Second Thoughts

Second Thoughts
By Henry C. Mayer

Some Second Thoughts About Criticism

The bent and talent for criticism, especially critical comment on works of art, is an awesome gift. One can get carried away by it.

I am reminded of former British Prime Minister Disraeli's observation: "How much easier it is to be critical than to be correct." That certainly is true for politics and politicians; perhaps it can be true for criticism of works of art. I am reminded that when it comes down to evaluating musical performances, there are many examples of an extremely critical review being reversed as time goes on.

For example, in 1816, the Vienna Orchestra performed a premiere of a recently composed opus. The critic could find little, if anything, to praise in it. Yet in time, it achieved an almost universal acceptance, not to say, acclaim. The piece: Beethoven's Second Symphony.

Sometimes we may forget that criticism is often highly subjective. That has been so ever since a Roman writer wrote, "Concerning taste, there is no dispute." Sometimes, what bothers me is not the act of criticism but the choice of words and how the criticism is couched.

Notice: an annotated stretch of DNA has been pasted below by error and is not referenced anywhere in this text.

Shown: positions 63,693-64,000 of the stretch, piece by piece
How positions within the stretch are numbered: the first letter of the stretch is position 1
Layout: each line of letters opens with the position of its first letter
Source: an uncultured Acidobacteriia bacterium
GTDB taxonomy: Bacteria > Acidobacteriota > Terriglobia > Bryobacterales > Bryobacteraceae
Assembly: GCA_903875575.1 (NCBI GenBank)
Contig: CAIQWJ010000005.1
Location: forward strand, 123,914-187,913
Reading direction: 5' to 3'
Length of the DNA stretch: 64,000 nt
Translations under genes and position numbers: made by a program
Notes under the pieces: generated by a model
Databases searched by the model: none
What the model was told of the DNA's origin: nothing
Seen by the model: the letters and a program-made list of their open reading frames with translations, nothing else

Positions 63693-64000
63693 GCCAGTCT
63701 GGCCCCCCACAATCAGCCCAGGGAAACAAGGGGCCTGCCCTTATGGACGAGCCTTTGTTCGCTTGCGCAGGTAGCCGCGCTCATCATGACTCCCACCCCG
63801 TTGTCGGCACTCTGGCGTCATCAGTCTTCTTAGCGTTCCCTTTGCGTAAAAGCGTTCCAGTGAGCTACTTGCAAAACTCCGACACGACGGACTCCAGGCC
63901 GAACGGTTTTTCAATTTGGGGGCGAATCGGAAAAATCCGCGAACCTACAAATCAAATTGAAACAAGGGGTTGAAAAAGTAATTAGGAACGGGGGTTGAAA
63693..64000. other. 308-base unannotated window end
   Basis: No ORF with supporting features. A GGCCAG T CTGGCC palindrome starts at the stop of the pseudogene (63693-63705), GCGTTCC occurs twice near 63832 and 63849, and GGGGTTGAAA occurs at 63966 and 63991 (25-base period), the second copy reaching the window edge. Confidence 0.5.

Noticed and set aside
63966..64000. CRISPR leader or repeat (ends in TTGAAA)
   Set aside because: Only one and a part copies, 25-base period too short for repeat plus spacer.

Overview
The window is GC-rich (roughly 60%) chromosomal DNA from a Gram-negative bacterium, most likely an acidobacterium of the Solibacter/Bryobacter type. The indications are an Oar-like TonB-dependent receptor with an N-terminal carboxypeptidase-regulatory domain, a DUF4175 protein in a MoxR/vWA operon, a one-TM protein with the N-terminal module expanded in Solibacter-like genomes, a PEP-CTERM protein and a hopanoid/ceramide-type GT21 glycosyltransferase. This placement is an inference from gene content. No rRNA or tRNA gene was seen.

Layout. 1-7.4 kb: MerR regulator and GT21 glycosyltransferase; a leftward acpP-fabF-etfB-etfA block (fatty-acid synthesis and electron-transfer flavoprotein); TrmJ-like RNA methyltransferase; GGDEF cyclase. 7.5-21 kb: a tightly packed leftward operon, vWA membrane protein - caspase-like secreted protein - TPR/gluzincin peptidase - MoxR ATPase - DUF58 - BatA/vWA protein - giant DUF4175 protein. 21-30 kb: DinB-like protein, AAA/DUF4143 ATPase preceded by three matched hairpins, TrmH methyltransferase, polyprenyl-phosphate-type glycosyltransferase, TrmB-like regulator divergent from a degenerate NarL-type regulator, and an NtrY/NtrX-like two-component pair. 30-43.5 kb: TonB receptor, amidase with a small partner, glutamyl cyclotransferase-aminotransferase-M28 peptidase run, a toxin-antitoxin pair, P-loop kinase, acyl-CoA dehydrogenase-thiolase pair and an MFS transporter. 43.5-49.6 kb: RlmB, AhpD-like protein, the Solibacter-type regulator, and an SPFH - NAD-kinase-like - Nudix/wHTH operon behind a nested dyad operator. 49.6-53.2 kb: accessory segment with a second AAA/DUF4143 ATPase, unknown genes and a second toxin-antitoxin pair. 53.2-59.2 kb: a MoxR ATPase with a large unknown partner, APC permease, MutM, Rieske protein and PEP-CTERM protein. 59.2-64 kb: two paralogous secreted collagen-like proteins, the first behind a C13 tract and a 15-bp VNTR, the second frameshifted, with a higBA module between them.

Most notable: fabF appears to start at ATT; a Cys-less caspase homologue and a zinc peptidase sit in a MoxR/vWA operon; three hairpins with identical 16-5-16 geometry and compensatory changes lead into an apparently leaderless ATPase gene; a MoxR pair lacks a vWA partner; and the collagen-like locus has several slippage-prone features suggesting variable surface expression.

It is one thing to criticize performance; it is another to interpret artistic behavior. I wonder if the following recently written about the visiting Montreal Symphony may not be a case in point:

"Unsettling, too, was the number of flubs from section principals. Some of the attacks were downright sloppy, and by its close, the symphony seemed only a means for Dutoit and his colleagues to swagger."

The word that bothers me is "swagger."

I wonder if we write with the same realization that no piece is ever interpreted exactly the same way twice, even by the same artists. Yet some criticism is so written that a discerning reader might think that only the critic knows the correct way to play a certain number.

Other times, one has to wonder if a critic is only writing for members of his lodge and/or professional musicians. Some allowance should be made for the quality of audience reaction and response. Regular symphony concert goers are not always off base when they express enthusiasm for a certain piece.